Fred Dalton Thompson was born August 19, 1942, in Sheffield, Alabama, to Fletcher and Ruth Thompson. The Thompsons relocated to Lawrenceburg, Tennessee, where Fred attended school. After high school, he enrolled in Florence State College, now the University of North Alabama, then transferred to Memphis State University, from which he graduated in 1964 with a bachelors degree in political science and philosophy.
Thompson then pursued graduates studies in law at Vanderbilt University Law School in Nashville, graduating with the J.D. in 1967. Admitted to the Tennessee State Bar in 1967, he served as an assistant United States attorney until 1972. He worked as campaign manager for Senator Howard Baker in 1972.
From 1973 to 1974, Thompson worked as co-counsel for the Senate Watergate Committee as it investigated the Watergate affair. He was instrumental in Senator Baker’s questioning at the hearing that eventually unseated President Nixon. Thompson crafted the question: “What did the president know, and when did he know it?”
Also, Thompson asked the question, “Mr. Butterfield, are you aware of the installation of any listening devices in the Oval Office of the President?” Quite possibly, his voice as heard on those tapes led to his acting career.
In a 1994 special election, Fred Thompson was elected to serve out Al Gore’s senate term after Gore was elected vice-president. Then Thompson won senate reelection in 1996; in both the 1994 and 1996 elections Thompson won by wide margins, receiving more votes than any candidate in Tennessee history.
As a senator, Thompson served on the Finance Committee, which has responsibility for international trade, welfare reform, taxes, Social Security, Medicare, and Medicaid. Thompson advocated lower taxes and a simpler tax code; he also pushed for reform of Social Security and Medicare and Medicaid. He urged free trade, while advocating policies that protect U.S. security without bureaucratic interventions.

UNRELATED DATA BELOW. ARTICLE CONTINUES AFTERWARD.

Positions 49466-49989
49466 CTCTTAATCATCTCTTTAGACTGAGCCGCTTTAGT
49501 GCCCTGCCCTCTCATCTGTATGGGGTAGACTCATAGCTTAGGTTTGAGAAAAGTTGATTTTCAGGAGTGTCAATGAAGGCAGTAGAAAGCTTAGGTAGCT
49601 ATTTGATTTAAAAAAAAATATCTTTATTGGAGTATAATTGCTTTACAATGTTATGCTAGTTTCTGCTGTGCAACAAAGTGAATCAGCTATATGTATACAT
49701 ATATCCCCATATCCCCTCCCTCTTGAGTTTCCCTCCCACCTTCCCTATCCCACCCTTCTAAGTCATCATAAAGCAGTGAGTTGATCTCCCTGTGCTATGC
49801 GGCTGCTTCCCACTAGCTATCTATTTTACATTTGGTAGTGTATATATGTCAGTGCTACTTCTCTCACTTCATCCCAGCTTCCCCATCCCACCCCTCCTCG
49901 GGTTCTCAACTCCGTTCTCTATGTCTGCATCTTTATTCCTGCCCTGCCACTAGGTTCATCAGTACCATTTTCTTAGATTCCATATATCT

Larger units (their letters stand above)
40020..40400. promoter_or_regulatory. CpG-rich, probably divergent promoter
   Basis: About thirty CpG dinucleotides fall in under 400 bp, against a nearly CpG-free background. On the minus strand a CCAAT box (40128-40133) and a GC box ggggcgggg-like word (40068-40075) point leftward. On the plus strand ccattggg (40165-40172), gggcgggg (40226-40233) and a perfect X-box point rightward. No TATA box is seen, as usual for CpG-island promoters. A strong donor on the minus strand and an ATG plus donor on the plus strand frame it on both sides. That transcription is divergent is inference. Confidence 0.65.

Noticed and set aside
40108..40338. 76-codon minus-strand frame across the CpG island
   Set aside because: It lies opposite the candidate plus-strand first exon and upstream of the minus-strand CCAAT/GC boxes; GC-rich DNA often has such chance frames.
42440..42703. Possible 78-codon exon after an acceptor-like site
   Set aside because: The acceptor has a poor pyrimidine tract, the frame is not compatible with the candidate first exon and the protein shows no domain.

Thompson also served on the Intelligence Committee and the National Security Group that oversees the executive branch negotiations with the governments of other countries. He also was appointed to the Council on Foreign Relations, which works to improve relations between the U.S. and foreign nations.
From 1997 to 2001, Thompson served as Chairman of the Senate Committee on Governmental Affairs, a committee charged with overseeing government operation. From that position, Thompson advocated reducing the size of government to make it more efficient. He convened hearings to find ways to improve the government’s regulatory processes. He also explored procedures for reforming the IRS. He pushed to cut out all programs and procedures that were unnecessary or underperforming. He also researched national security problems.
As chairman of the Senate Committee on Governmental Affairs, Thompson looked into the complaints about illegal activities arising from the 1996 election campaigns. Phil Kuntz of the Wall Street Journal wrote about Thompson: "Republican Senator Fred Thompson of Tennessee and his Governmental Affairs Committee have offered the public a rare peek at the underside of American politics."
Actor - Author
Since 1985, Fred Dalton Thompson has appeared in 21 movies, including The Hunt for Red October, Die Hard 2, Cape Fear, and Bury My Heart at Wounded Knee, and his most famous rôle is that of district attorney Arthur Branch on the long-running series Law & Order.
Fred Thompson is the author of the book At That Point in Time: The Inside Story of the Senate Watergate Committee, which offers an account of the whole Watergate scandal.
There is a strong movement to draft Thompson for the Republican nomination for president for the 2008 campaign. And it likely that he will declare himself a candidate soon. Some Republicans believe that Thompson’s stance is closer to the basic Republican philosophy than any of the current announced candidates. While Rudy Giuliani is deemed strong on defense, his social liberalism on abortion gives pause to many social conservatives. Mitt Romney has experience in governing, but he did change is position on social issues.
In many polls, Fred Thompson is already scoring higher positions than many of the announced candidates. Can he keep up the momentum after he announces?
I’m with Fred